# How to solve this amusing problem?

If $$s_{n}$$ denote the sum to $$n$$ terms of the series $1 \cdot 2+2 \cdot 3+ 3 \cdot 4+\ldots,$and $$σ_{n-1}$$ that to $$n-1$$ terms of the series $\dfrac{1}{1 \cdot 2 \cdot 3 \cdot 4}+\dfrac{1}{2 \cdot 3 \cdot 4 \cdot 5} +\ldots,$show that $$18 s_{n} σ_{n-1}-s_{n}+2=0$$

Note by Rohit Udaiwal
2 years, 7 months ago

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For the first question: See Sum of n, n², or n³.
For the second question: See the solutions to this problem.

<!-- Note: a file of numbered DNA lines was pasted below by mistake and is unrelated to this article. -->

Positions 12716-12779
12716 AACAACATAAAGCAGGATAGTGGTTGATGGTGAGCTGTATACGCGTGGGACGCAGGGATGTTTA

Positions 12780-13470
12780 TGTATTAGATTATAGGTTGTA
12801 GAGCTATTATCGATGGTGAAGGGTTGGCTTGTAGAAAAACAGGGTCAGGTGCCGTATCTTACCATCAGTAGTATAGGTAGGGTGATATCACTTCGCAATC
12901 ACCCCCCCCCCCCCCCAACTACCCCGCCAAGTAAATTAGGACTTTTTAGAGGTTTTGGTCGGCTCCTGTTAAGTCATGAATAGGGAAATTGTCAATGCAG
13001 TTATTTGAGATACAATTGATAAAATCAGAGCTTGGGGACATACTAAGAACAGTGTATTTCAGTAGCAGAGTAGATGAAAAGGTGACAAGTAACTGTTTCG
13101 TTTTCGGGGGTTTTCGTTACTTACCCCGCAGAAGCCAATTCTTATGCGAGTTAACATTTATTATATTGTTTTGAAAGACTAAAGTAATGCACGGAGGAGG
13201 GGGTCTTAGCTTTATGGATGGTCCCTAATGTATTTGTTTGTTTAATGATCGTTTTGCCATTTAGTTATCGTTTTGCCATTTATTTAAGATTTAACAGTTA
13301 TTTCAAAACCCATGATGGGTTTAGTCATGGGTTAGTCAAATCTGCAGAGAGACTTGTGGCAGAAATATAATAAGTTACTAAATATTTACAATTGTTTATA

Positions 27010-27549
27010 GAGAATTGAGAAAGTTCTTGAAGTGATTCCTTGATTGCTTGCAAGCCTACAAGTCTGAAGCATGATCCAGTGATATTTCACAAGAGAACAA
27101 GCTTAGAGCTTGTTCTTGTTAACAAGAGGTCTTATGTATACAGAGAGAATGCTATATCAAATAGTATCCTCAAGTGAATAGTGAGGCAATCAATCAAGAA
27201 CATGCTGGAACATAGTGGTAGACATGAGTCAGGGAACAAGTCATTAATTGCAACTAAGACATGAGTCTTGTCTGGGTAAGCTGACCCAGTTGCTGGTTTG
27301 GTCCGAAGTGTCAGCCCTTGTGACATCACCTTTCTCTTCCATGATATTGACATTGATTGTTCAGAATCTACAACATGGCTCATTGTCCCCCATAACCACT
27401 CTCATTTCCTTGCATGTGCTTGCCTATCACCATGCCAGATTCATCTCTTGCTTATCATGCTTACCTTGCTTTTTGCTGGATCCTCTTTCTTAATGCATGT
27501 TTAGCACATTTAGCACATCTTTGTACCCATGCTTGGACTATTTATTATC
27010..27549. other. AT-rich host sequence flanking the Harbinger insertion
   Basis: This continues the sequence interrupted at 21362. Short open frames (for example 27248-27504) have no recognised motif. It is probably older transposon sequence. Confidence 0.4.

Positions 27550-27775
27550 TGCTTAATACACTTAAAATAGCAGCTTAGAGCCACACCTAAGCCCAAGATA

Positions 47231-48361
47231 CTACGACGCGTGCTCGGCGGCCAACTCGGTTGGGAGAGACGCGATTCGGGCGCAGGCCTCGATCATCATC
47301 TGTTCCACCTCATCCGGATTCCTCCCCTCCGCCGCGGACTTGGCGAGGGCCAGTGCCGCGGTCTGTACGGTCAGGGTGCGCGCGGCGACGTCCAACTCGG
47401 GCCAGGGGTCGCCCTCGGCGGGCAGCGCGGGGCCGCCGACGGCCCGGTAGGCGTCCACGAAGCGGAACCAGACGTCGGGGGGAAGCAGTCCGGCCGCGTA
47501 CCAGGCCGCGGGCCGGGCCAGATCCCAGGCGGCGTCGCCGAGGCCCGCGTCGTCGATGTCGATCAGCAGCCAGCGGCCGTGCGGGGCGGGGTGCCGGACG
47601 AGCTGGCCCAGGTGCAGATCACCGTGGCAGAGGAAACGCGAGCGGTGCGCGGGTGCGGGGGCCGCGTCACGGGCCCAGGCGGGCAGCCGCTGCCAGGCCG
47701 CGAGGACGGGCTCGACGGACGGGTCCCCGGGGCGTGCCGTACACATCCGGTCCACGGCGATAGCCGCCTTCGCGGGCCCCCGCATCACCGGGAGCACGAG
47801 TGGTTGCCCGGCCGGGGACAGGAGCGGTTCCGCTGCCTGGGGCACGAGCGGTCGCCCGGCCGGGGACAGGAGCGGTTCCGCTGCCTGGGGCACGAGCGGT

- 2 years, 7 months ago

I think the question that he's getting at is "Is there any way of showing that the final equation is true"?

Staff - 2 years, 7 months ago

First, find the partial sum of $$\sigma_n$$. Note that

$\frac{1}{n(n+1)(n+2)(n+3)} = \frac{1}{3}\:(\frac{1}{n(n+1)(n+2)}-\frac{1}{(n+1)(n+2)(n+3)})$

Now it is the telescopic series, to which its sum is

$\sum_{m=1}^n \frac{1}{m(m+1)(m+2)(n+3)} = \frac{1}{3}\:(\frac{1}{6}-\frac{1}{(n+1)(n+2)(n+3)})$

For sum up to $$n-1$$ terms, the $$\sigma_{n-1}$$ is then

$\sigma_{n-1} = \frac{1}{3}\:(\frac{1}{6}-\frac{1}{n(n+1)(n+2)})$

Now find $s_n = \sum_{m=1}^n m(m+1) = \frac{n(n+1)}{2}(\frac{2n+1}{3}+1) = \frac{n(n+1)(n+2)}{3}$

Therefore $$18\sigma_{n-1}s_n$$ equals to $$s_n-2$$ (multiplication omitted), and $$18\sigma_{n-1}s_n-s_n+2 = 0$$. QED.

- 2 years, 6 months ago